of my issues was with trying to work with older and newer non-supported codec formats.
Another was the divisible-by-4 output resolution issue. Another was my lack of understanding
of what some of the particular export settings did. Any issues you run into seem
to be quickly addressable via the excellent Flip4Mac discussion forums.
One fix I read about was to change the Quality setting from the default 100 to 0
to get the export to work (changing the setting didn't seem to adversely effect the
quality). Another trick I learned was to not export movies with frame sizes with
a odd number of pixels in either horizontal or vertical. According to the forums,
WMV doesn't like that, and in fact dimensions which are divisible by 4 are best (has
to do with how the WMV 9 video compression codec works and generating 'square' pixels).
Occasionally I'd also run into a known bug where several extra white-screen frames
would be appended to the end of an exported WMV movie, but this was also correctable. The
correction is to simply open the resulting movie and delete the last few extra white-screen
frames, or trim the movie in your compositing application (like iMovie) to not use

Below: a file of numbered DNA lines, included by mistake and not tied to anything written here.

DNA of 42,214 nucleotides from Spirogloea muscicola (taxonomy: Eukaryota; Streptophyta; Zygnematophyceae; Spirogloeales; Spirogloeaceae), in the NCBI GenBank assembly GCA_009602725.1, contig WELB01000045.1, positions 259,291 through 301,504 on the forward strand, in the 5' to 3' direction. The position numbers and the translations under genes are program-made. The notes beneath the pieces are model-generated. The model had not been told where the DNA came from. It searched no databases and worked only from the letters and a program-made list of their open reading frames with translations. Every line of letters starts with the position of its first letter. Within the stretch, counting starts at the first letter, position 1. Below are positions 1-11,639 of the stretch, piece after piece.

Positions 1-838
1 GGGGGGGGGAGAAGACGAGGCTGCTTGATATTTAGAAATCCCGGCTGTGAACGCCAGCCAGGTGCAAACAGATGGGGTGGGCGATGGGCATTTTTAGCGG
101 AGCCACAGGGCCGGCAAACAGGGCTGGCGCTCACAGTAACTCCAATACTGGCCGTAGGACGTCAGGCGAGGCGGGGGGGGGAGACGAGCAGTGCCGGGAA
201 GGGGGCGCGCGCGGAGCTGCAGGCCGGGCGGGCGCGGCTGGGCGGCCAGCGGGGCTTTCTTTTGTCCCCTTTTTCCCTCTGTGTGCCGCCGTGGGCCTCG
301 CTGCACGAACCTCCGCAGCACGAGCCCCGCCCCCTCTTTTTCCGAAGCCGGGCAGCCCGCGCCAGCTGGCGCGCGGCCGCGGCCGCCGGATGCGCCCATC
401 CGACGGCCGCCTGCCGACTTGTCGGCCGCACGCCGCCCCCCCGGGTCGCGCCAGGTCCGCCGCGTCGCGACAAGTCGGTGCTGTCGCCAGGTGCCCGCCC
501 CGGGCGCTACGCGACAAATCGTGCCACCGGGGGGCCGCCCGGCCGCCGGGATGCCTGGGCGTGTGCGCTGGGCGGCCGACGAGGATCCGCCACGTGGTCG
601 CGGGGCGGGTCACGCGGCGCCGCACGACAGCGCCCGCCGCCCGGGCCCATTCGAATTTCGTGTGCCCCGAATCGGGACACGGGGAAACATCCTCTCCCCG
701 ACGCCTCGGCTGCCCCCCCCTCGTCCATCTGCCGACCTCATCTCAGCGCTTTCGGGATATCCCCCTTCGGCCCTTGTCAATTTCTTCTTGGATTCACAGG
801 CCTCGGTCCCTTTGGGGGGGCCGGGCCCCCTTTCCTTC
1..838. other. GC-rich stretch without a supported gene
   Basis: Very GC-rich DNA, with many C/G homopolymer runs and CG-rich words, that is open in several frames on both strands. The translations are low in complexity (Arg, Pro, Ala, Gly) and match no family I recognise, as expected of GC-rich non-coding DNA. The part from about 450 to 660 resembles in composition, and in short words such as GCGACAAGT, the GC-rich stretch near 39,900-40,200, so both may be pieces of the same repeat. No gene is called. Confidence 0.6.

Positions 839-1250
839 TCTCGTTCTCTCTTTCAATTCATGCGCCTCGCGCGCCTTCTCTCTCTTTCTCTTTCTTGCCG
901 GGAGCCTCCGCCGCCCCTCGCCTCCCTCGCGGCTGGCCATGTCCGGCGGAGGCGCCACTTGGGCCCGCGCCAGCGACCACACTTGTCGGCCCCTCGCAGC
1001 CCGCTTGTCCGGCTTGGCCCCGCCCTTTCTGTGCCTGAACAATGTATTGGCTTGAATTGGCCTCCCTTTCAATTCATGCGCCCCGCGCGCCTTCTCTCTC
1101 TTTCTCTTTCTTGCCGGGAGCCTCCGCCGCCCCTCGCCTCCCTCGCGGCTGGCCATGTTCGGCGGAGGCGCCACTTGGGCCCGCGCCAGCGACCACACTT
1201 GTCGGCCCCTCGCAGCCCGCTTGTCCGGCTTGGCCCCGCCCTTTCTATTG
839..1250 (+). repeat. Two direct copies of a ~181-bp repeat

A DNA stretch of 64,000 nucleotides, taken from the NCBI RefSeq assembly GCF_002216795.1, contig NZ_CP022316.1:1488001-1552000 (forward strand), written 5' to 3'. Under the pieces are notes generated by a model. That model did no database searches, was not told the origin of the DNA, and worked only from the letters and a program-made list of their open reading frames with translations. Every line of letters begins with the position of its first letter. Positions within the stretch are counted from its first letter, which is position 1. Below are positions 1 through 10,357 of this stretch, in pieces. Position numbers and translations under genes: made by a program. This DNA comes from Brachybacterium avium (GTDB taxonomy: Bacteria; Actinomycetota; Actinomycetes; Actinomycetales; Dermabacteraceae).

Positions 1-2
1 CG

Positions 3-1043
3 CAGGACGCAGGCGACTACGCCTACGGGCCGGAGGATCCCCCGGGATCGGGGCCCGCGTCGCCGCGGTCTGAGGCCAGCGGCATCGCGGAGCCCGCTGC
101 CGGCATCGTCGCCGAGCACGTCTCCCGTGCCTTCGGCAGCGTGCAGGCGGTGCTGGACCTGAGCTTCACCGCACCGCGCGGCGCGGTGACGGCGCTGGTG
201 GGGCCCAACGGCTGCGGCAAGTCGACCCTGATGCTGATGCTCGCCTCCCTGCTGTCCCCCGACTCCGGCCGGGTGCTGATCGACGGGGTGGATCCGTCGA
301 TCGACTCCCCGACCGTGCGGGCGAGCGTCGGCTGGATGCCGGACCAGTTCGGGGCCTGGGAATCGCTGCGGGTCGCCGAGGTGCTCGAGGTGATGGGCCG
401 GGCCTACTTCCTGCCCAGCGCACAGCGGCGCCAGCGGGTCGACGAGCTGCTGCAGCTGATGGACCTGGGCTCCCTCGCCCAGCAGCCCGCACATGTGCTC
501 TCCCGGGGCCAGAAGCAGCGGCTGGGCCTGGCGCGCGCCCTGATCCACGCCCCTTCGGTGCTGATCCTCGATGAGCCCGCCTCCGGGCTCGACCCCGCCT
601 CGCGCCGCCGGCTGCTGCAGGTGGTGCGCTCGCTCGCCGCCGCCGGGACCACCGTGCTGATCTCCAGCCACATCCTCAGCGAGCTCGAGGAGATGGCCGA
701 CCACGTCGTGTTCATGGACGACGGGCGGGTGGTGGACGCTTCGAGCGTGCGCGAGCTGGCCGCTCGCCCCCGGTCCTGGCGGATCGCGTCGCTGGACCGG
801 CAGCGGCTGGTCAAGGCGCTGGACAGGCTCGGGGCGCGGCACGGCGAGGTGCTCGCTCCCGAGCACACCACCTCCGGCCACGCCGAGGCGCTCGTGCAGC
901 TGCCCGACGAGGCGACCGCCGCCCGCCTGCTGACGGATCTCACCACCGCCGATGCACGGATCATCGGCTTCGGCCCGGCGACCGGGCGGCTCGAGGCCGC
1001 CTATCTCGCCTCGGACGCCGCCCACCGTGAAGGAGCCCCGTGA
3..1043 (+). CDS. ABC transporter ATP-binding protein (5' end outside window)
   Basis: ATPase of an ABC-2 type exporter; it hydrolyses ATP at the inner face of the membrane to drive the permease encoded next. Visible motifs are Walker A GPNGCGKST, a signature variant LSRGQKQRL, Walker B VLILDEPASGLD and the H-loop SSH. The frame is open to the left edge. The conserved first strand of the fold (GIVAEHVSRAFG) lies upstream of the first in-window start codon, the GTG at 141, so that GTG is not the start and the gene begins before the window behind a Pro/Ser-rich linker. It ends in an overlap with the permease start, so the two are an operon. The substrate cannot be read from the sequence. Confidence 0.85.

them. This bug is being addressed by Flip4Mac in the next update.
As with even regular QuickTime movie authoring, understanding and getting the best
settings for WMV movie creation involves some complexity and learning curve as well as trial and error
setting selection is complex if you want to tweak/apply all of the multitude of settings
options available - this is true whether you are using Quicktime or WMV formats.
If you aren't interested in getting very deep into the underpinnings, then sticking
to 'default presets' is best and will provide 'good' but not optimized results. Whole
books are written about codec selection and settings choices for different applications,
and the online Help is quite good. The WMV Export dialog alone has over 400 permutations/combinations
to play with.
WMV Export Settings - Video options
provides an excellent User Guide (PDF format) that provides a comprehensive and in-depth
set of info on all aspects of the products functionality and options. (It even includes
links to Microsoft's website for detailed info on WMV encoding.) They've also provided
Preset Settings for many common applications to let users get good output right away.
For the more adventurous or skilled video author, there's a huge set of settings/selections
available to fine-tune your output. You are provided Windows Media Export Setting
dialog tabs for Video, Audio, Content (and License). The Video tab provides selections/settings
for Format (WMV 9 Standard or Advanced), and for Coding Method that includes: one
or two pass, constant or variable bit rate, quality, bit rate and key frames. There
are also Input Frame and Output Frame settings for Type (progressive or interlace),
size and rate to set.
WMV Export Settings - Audio options
The Audio tab provides
selections/settings for Format (WMA 9 Standard, Professional and Lossless), and for
Coding Method that includes one or two pass, constant or variable bit rate, and profiles
for bit rate, sampling frequency and mono/stereo combinations. The Content tab provides